Tag Archives: Wisconsin Bible Ban

Transfiguration Sunday and the Wisconsin Bible Ban

Its human nature to try and extend exceedingly cool / awesome times, and Peter doesn’t disappoint in last Sunday’s Gospel reading. “Hey, lets build some places to stay at, this is awesome…” Alas God had other plans. Perhaps even more so, Peter James and John were instructed not to talk about i, at least for a while. While we don’t have a ton of insight into the personalities of James and John, no doubt this must have been an especially trying deal for Peter.

Get your world rocked, and be on top of it in a huge way…

You want this to never end!

The top of world experience ends in a flash, and no, you can’t talk about it, at least not for a while.

Many Lutherans in Wisconsin back in the late 1800’s were on top of the mountain in a lot of ways. Tobacco while labor intensive was a huge money maker and the wheat market was nothing to sneeze at either. Many folks did quite well for themselves, and not only that, they had have a fair bit left over and many chose to invest in their community.  Many churches were built as were many schools…  Rather than 1 pastor who would circulate among a boatload of congregations, many congregations found they could now afford half a pastor, and some even a full one. Granted, not everything was perfect… folks would have a bird over this or that and because giving was abundant, congregations could split, and build a new church a mile away or less… and bring on their own pastor from the myriad of synods that had come into being. Pastor density was pretty high as were the numbers of growing congregations. As a result, it was not unreasonable that many felt the Bible should be read in schools. The belief was so commonly held that even the State Superintendent of Public Instruction added the KJV Bible to the recommended book listings for the entire state. Ascribing to sola scriptura, even many legal minds who might have had fits over the constitutionality of schools picking one faith over another, felt that as long as interpretation and doctrine were left out (reading only) in the school room, there would not be any problems as concerns church and state separation.

When your faith practices are a majority and/or share much commonality with others, its easy to gloss over the headaches and problems that others outside a majority faith practice endure. You are on the mountain top, you want to stay there… you likely don’t even notice the impact on others who are not right there with you.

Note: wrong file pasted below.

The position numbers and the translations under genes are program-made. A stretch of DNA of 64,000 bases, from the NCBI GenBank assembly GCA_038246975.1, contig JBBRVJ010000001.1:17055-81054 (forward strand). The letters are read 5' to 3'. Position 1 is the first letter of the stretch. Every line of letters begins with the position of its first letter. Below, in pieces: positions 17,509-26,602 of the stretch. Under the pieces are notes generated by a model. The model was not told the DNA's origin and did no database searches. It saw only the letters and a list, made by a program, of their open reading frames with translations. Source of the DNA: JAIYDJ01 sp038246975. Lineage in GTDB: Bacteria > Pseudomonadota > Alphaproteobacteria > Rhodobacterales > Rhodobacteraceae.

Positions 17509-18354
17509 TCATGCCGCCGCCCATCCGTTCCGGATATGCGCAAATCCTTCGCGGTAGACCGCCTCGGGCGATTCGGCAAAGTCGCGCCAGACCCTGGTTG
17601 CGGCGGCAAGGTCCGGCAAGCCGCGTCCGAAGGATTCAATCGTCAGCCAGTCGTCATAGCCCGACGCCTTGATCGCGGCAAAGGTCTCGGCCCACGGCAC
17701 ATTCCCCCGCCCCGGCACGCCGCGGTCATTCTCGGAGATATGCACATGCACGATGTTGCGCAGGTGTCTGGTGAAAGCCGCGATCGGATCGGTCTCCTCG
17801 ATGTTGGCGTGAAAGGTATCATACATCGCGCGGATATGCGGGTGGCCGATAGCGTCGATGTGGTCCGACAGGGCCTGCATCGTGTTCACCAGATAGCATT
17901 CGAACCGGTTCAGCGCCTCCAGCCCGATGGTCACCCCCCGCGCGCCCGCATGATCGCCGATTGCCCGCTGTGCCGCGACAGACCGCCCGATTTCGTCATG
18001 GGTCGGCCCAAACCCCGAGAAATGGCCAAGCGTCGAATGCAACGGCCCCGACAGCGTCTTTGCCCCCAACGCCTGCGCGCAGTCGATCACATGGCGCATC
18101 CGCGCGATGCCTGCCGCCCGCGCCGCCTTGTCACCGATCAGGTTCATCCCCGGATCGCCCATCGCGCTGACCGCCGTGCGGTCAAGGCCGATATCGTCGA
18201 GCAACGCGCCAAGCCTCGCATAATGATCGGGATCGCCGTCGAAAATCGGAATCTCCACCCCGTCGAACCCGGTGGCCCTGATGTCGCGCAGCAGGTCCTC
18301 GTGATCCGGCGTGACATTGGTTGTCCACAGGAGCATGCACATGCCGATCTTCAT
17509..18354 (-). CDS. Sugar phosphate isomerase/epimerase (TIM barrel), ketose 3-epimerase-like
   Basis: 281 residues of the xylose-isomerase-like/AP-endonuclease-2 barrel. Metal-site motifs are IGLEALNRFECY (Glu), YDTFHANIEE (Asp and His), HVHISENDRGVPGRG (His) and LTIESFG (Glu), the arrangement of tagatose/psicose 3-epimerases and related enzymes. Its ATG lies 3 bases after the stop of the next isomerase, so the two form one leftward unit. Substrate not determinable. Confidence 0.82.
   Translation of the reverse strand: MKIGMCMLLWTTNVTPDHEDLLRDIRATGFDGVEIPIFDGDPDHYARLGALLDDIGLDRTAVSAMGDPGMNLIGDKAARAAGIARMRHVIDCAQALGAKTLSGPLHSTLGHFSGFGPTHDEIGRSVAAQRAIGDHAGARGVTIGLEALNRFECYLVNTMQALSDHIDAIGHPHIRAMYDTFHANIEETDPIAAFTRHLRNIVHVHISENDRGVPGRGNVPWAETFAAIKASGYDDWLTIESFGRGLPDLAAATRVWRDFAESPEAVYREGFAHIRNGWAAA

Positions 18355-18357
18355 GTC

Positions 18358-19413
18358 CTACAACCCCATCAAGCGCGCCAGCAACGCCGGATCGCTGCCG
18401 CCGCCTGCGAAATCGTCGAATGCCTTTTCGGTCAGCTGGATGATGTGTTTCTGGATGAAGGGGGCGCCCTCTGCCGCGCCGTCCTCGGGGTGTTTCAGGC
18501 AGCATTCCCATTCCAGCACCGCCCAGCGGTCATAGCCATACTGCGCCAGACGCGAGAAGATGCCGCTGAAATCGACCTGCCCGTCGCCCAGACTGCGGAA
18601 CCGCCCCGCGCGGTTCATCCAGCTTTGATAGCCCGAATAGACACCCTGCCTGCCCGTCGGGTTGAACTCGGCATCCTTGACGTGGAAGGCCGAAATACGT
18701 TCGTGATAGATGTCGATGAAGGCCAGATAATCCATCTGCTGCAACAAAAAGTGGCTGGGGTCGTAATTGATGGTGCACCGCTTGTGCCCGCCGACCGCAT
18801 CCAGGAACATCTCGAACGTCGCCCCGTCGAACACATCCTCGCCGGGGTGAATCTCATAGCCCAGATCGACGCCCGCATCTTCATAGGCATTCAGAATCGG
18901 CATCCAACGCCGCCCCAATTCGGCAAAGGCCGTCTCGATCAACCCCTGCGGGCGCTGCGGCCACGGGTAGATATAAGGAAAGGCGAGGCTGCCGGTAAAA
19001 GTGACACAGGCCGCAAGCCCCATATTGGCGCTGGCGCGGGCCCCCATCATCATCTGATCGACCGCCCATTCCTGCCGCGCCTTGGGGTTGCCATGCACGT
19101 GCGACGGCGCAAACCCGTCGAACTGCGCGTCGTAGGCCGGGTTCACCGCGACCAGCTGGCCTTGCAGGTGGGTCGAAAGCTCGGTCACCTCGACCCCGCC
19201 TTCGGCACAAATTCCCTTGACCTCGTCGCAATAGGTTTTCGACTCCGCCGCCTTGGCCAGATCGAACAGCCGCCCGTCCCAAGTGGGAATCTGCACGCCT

Not every Christian practice ascribes to sola scripture. Not every Christian practice ascribes to even the same translation of the scriptures. Even within the Lutheran traditions, there are often significant variances as to what is believed to be an obvious interpretation. As a result of the readings of the scriptures in schools, minus doctrine and interpretation, some students actually changed from one faith practice to another. In other cases, commonly held interpretations ended up not being anywhere so obvious. For the most part, these issues not even on the radar screen of the majority and complaints to school boards were often dismissed off hand. Over time, the conflict eventually made it into the legal system going all the way to the Wisconsin supreme court, where upon Bible reading was banned from the classroom… Folks came off that mountain pretty fast… but unlike the restrictions on Peter and crew, there was no small amount of vocal teeth knashing over it. Consider the following from the WI supreme court transcript.

The drift of some remarks in the argument of counsel for the respondent, and perhaps, also in the opinion of Judge BENNETT, is, that the exclusion of Bible reading from the dis-trict schools is derogatory to the value of the Holy Scriptures, a blow to their influence upon the conduct and consciences of men, and disastrous to the cause of religion.

The dialog over the  loss of Christian privilege rippling through a fair bit of the blogophere doesnt seem to be a whole lot different than those words penned over a century ago. The bottom line is actually pretty simple though… Christianities vibrancy or lack there of is not a function of legislation. The followup to the above from the transcript hits this head on.

The priceless truths of the Bible are best taught to our youth in the church, the Sabbath and parochial schools, the social religious meetings, and, above all, by parents in the home circle. There, these truths may be explained and enforced, the spiritual welfare of the child guarded and protected, and his spiritual nature directed and cultivated, in accordance with the dictates of the parental conscience. The Constitution does not interfere with such teaching and culture. It only banishes theological polemics from the district schools. It does this, not because of any hostility to religion, but because the people who adopted it believed that the public good would thereby be promoted, and they so declared in the preamble.

Coming down off the mountain of privilege back in 1880 looked to have had a mighty fine landing… may we do likewise.